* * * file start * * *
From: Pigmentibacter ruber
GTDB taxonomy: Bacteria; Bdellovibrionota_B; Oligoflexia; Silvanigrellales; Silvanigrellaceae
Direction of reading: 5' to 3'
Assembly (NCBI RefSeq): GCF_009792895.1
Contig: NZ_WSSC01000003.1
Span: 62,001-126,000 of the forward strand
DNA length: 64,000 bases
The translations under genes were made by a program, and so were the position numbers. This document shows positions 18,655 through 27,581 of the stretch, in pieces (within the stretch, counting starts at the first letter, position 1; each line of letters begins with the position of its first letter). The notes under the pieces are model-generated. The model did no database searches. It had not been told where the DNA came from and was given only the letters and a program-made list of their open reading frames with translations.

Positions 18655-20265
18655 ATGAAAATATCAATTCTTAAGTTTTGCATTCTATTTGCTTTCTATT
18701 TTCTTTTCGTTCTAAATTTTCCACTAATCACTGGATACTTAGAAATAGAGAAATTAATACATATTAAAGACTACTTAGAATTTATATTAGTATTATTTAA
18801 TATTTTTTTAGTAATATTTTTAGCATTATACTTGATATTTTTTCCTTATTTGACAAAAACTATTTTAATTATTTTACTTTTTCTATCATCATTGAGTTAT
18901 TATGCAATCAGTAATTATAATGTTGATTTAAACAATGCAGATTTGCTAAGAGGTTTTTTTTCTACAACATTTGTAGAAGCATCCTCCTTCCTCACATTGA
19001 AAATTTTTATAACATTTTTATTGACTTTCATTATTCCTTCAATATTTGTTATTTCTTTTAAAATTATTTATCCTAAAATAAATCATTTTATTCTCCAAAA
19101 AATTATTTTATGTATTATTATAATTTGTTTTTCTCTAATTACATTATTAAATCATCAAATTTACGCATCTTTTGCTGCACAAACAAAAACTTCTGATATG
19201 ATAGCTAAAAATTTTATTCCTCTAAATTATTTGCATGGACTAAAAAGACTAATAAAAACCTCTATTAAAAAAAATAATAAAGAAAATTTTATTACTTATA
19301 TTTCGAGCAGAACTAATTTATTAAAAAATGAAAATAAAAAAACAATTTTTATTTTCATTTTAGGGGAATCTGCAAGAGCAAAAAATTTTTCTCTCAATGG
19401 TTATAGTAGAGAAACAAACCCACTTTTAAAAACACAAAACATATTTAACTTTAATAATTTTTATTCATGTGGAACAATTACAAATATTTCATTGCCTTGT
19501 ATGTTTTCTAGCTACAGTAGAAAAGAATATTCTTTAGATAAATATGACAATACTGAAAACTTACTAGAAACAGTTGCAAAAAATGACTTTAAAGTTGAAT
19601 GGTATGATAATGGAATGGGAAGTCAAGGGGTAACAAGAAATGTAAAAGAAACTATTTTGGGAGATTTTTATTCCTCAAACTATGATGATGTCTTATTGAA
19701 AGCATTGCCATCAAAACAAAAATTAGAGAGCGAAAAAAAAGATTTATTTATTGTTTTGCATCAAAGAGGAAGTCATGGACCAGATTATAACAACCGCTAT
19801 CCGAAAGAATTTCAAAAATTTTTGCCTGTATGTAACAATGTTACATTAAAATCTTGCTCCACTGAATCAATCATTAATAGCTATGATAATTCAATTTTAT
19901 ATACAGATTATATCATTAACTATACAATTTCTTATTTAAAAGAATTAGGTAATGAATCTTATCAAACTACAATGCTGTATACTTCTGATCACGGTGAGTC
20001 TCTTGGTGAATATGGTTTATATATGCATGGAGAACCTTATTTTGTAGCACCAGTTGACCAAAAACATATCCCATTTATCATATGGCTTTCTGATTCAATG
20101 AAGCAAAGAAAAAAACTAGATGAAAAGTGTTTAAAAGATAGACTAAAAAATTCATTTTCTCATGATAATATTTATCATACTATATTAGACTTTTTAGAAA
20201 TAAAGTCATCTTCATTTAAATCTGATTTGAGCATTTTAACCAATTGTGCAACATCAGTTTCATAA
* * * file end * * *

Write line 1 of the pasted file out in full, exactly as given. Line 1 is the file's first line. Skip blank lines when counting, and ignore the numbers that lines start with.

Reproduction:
From: Pigmentibacter ruber